Assume that $2^{\aleph_0}=\aleph_1$ and $(\aleph_{\omega_1})^{\aleph_0}=\aleph_{\omega_1+5}$.

Prove that there exist $\alpha<\omega_1$ such that:
$\alpha$ is a limit ordinal
for all $\gamma<\alpha:(\aleph_\gamma)^{\aleph_0}<\aleph_{\omega_1}$

I suspect some smart usage of Tarski, Bukovsky or Hausdorff is needed here but I do not see how to use their formulas.

  • $\begingroup$ Where did you see this claim stated? $\endgroup$ Commented Jan 25, 2018 at 19:15
  • $\begingroup$ @NoahSchweber, I found it in archival exam. $\endgroup$ Commented Jan 25, 2018 at 19:18

1 Answer 1


Note that any $f\!:\omega\to\aleph_{\omega_1}$ is bounded, so ${}^\omega\aleph_{\omega_1}=\bigcup_{\alpha<\omega_1}{}^\omega\aleph_\alpha$. It follows that if $\aleph_\alpha^{\aleph_0}\le\aleph_{\omega_1}$ for all countable $\alpha$, then $\aleph_{\omega_1}^{\aleph_0}\le\aleph_{\omega_1}$ as well, a contradiction.

It follows that there is some countable $\alpha$ such that $\aleph_\alpha^{\aleph_0}>\aleph_{\omega_1}$. Now, Hausdorff's formula gives us that $\aleph_{\beta+1}^{\aleph_0}=\aleph_{\beta+1}\cdot \aleph_\beta^{\aleph_0}$ (by the same argument involving cofinalities as in the previous paragraph), so the least such $\alpha$ must be $0$ or a limit ordinal. But it is not zero by assumption.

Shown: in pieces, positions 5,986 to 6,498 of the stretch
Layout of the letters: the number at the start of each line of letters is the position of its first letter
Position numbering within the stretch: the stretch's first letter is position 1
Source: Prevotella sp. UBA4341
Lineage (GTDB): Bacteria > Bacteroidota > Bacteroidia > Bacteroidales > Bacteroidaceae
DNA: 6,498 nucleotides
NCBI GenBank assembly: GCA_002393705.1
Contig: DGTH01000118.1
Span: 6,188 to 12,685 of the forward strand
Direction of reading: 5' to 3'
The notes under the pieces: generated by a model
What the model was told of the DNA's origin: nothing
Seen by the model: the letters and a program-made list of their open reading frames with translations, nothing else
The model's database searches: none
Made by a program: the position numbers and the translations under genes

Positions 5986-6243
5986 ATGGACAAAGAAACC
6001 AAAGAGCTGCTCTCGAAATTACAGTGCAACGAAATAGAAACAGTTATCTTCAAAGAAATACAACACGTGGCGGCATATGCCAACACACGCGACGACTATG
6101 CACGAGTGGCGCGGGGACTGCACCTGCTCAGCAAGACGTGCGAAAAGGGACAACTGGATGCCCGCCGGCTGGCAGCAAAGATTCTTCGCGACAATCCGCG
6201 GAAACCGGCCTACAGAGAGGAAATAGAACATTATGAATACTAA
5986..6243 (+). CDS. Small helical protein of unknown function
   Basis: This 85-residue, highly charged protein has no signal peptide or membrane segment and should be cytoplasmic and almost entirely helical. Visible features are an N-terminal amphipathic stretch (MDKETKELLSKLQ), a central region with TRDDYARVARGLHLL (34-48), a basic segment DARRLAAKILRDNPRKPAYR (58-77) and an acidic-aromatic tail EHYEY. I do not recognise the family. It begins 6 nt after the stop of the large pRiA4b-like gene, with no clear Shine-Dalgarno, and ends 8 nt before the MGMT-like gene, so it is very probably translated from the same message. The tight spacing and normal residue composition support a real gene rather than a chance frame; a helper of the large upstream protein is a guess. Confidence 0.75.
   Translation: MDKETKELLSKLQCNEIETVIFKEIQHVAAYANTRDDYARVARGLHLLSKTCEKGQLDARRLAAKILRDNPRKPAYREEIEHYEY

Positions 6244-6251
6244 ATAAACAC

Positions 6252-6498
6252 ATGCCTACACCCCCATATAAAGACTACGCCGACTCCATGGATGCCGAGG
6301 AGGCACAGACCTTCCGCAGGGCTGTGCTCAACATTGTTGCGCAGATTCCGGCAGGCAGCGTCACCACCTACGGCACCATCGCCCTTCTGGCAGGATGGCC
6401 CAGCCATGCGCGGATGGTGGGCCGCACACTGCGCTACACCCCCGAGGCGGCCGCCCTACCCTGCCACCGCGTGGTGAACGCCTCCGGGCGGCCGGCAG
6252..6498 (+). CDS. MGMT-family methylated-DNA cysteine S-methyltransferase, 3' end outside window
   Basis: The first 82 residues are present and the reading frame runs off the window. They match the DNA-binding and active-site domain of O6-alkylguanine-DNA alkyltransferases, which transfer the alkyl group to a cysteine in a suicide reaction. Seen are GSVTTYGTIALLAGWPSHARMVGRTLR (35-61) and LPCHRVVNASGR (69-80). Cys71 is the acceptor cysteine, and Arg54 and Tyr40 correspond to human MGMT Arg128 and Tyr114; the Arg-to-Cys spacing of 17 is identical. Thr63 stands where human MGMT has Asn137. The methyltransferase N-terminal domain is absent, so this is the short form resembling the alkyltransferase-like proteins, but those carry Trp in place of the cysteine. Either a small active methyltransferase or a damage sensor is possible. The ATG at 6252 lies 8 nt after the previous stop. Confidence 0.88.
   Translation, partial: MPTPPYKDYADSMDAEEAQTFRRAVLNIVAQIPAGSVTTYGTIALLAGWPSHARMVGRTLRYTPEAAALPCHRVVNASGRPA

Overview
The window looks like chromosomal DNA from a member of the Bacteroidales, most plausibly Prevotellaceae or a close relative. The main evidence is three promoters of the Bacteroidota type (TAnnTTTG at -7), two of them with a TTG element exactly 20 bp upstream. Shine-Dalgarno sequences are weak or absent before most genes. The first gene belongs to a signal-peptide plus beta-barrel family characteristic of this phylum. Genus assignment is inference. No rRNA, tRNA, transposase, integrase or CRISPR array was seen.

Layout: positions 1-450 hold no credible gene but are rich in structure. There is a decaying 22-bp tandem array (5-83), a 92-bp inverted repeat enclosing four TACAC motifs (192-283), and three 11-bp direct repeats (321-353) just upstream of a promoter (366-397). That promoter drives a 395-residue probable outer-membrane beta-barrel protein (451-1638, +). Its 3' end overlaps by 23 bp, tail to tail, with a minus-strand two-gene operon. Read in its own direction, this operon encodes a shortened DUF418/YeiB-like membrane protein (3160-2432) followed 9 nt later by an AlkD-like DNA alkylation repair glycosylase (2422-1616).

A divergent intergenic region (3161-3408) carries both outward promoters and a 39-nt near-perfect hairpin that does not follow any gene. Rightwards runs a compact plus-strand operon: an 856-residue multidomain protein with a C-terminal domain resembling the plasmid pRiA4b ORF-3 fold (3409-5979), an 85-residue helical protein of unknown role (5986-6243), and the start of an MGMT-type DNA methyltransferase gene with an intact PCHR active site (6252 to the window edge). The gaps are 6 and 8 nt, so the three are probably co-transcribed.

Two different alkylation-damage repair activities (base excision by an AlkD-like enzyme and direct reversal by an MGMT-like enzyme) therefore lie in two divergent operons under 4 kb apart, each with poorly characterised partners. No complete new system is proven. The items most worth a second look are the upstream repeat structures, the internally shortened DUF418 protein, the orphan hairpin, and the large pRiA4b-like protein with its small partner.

• $\begingroup$ And just to see that I remember how things work, it's not even known to be consistent that this can even happen. Right? $\endgroup$
    – Asaf Karagila
    Commented Jan 25, 2018 at 20:17
  • $\begingroup$ What is ${}^\omega\aleph_{\omega_1}$ as opposed to ${\aleph_{\omega_1}}^\omega$? $\endgroup$ Commented Jan 25, 2018 at 20:20
  • $\begingroup$ I am using the notation ${}^AB$ for the set of functions $f\!:A\to B$ and $|B|^{|A|}$ for its cardinality. $\endgroup$ Commented Jan 25, 2018 at 20:31
  • $\begingroup$ @Asaf Hmm... I guess you are right. $\endgroup$ Commented Jan 25, 2018 at 20:40

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